Memorable Moments

Over the holidays, I was getting in some last-minute shopping when I heard someone call my name.  I turned to see two Walker Upper School students whom I taught when they were five years old.  Although I see them at school occasionally in passing, they stopped their busy holiday schedules to call me over.  What a treat to stop and chat with these young men for a quite some time.  I was impressed by their genuine interest in me and my holiday plans.  After catching up a little, we retold some of our favorite stories from kindergarten.   While walking away, I thought how proud I am of our continued relationship over the years.  They will always be partly “mine” because I am so invested in their lives….and maybe surprisingly, they are somewhat invested in mine.

About two weeks later, a Walker senior whom I taught in kindergarten, appeared in our building delivering a package.  We started exchanging news from our families.  He said, “I have a free period right now, so I can stay and talk a little while.”  He came into my office for about 15 minutes, and I found myself engaged in easy, interesting conversation…a conversation that I might have had with a colleague or peer.  I was overwhelmed with a sense of pride in my “boys.”

The visits with these young men brought my thoughts back to the days when I was privileged to have those students as curious five-year-olds…when the parents and I worked together to nurture them academically, socially, and emotionally.  I thought about the relationships that began 12 to 14 years ago….meaningful relationships that were established with young children that have remained over these many years.  What a joy to watch these boys transition into mature, responsible young adults…young adults that are critical thinkers with theories of their own they can defend…young adults who are caring and find time to have conversations with adults who have been involved in their lives.  I will be one elated educator as I, with their parents, watch these young men walk across the graduation stage and begin their next journey well prepared and supported.

A High Calling

Recently, an independent firm conducted a survey of our school to help us with our five-year strategic planning.  Many parents, students, and faculty participated and results found that one of Walker’s greatest assets is its teachers.  Students felt that teachers were willing to stay after school to help them with their academics and genuinely cared about them and their success.  Most of us can look back on teachers who have taught us and pull out one or two whom we felt truly cared about us.  For me, one was Ms. Shepherd, my senior English teacher and annual staff sponsor, who treated us as individuals with different talents…convincing me that I could be editor of our annual that year…an experience that I still treasure.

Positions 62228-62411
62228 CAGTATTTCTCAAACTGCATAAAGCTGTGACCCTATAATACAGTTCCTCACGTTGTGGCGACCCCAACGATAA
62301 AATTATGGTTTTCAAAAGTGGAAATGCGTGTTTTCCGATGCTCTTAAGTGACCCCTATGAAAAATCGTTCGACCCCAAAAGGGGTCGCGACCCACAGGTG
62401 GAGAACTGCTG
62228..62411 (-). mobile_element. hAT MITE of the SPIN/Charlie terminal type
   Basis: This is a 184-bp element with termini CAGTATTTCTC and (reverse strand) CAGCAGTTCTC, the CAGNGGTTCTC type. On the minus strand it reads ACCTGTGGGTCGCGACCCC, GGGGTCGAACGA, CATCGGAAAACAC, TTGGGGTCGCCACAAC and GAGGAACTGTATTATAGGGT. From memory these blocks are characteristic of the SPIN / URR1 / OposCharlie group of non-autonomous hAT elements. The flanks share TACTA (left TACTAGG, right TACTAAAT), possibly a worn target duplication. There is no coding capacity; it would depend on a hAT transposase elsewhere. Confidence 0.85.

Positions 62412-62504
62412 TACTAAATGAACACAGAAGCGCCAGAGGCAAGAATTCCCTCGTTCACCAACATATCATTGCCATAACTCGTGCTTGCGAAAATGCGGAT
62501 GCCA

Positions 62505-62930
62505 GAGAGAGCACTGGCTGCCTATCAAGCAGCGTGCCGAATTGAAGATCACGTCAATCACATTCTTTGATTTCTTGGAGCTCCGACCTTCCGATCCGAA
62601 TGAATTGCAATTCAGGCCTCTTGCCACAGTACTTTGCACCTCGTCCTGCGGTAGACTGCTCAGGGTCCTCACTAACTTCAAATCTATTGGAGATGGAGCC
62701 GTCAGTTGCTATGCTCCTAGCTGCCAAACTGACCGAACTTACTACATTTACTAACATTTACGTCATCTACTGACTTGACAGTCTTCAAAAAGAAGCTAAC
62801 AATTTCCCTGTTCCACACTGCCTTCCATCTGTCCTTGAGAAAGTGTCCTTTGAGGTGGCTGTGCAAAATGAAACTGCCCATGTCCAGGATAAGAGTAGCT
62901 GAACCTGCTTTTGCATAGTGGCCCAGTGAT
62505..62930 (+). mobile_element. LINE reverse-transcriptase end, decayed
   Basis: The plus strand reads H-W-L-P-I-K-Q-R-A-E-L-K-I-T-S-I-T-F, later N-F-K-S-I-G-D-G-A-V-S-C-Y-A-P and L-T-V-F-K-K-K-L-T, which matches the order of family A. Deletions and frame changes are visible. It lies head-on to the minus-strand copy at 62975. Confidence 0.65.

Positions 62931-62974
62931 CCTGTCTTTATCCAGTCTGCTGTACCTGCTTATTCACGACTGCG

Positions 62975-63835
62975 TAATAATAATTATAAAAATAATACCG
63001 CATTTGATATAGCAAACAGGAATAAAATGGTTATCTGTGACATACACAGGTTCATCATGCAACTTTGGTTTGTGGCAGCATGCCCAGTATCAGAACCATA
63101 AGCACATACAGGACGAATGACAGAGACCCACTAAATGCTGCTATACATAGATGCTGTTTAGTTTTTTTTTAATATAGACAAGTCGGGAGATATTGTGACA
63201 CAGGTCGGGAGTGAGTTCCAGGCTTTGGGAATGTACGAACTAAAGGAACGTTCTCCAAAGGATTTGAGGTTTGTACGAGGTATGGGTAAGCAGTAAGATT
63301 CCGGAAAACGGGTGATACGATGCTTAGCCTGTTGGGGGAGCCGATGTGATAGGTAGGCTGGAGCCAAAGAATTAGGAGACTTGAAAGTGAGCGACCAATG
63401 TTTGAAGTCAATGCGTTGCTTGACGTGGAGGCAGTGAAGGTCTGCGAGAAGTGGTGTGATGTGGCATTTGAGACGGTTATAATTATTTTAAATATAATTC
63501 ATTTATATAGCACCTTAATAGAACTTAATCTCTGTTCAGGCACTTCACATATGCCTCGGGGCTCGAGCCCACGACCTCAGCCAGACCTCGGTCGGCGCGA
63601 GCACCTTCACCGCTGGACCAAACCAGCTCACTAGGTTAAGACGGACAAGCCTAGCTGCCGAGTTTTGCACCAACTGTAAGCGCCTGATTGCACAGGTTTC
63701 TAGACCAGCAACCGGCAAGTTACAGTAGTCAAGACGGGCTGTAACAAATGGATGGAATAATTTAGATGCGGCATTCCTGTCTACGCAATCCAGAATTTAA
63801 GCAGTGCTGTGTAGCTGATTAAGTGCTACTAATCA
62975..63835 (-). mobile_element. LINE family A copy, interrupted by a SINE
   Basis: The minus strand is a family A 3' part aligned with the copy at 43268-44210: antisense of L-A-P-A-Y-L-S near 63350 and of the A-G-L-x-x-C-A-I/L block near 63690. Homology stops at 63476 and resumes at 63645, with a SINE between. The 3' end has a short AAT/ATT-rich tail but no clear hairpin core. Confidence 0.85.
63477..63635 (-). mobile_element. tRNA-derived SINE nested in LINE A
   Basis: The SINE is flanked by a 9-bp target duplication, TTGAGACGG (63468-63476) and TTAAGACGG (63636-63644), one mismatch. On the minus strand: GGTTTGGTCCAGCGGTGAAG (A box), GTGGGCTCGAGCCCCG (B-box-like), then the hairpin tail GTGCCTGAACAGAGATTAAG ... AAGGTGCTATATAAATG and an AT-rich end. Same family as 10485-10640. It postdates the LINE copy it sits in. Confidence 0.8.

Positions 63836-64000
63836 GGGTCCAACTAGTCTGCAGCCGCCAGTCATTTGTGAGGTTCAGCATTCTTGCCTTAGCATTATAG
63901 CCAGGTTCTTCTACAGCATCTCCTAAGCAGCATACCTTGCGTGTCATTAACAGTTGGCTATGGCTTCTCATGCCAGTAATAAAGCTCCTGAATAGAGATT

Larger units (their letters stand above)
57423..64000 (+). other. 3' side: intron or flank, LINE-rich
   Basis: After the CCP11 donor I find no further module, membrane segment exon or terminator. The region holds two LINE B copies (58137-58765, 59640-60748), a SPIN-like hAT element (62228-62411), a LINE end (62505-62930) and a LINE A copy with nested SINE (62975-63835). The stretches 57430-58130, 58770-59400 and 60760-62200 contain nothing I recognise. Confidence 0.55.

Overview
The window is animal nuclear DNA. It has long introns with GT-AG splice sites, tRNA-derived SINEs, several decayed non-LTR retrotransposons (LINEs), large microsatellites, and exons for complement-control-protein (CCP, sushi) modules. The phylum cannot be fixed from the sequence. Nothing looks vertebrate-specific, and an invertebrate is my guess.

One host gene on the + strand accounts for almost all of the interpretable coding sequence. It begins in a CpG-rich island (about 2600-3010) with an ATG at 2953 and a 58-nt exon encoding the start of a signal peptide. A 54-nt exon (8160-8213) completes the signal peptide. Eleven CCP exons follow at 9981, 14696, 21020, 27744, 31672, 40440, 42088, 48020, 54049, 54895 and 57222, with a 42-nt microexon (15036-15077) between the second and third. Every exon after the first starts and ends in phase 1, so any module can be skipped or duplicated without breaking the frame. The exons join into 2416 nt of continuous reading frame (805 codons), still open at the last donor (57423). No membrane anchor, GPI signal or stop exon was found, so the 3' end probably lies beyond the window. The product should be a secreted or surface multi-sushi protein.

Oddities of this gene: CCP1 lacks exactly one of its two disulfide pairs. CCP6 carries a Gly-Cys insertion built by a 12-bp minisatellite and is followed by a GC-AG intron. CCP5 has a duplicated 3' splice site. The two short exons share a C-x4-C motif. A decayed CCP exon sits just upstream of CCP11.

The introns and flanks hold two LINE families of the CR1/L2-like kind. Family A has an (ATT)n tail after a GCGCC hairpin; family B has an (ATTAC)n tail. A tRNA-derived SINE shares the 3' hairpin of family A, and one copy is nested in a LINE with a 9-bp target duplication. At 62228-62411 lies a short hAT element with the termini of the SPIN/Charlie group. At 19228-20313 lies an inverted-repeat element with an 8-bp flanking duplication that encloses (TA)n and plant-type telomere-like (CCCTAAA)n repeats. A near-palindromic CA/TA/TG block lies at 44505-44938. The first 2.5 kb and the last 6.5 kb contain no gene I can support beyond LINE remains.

In his book, Good to Great, Jim Collins discusses the importance of getting the right people on the bus…the need to find the right folks for the right job.  Getting the right people on the bus can be a challenging process for schools.  It involves finding excellent teachers who are committed to students and to a school’s vision and mission.  It is finding the Ms. Shepherd’s of this world who built on her students’ interests and allowed them to shine.  Walker recruits and strives to retain the best, most-talented, committed teachers who are dedicated to giving their students a caring, engaging educational experience.  A few weeks ago I visited Mrs. Katherine Harrison’s Fifth Grade Spanish class.  I was amazed at how well the children responded as she conducted the entire class in Spanish!  She created groups and assigned projects according to students’ interests.  They were excited to be there, and I left wishing my French classes had been as well taught when I was in high school!

So how important are teachers really? Research indicates that teachers are key to student learning (Inlay, 2003). U.S. Secretary of Education, Arne Duncan, believes that the best thing you can do for children is to get them in front of an extraordinary teacher (Net Assets, 2012). Teachers set the climate for the classroom and provide role models for their students (Bond, 2010).  They create a class culture where children feel a sense of belonging and feel free to take risks, to make mistakes.  This culture provides an atmosphere of collaboration that is less conducive to bullying, teasing, and exclusion.  At Walker, teachers of each division are passionate about their students…“called,” if you will, and specifically trained to teach the particular age with which they interact daily.  They know their students; they know when they are having a bad day or when they are celebrating a personal win.  They are happy with them and sad with them.  They cheer for them at plays, games, and assemblies.  This connection is one reason Walker teachers love to teach and one way they demonstrate their authentic interest in their students beyond the classroom, creating meaningful relationships that will remain in one’s memory for a lifetime.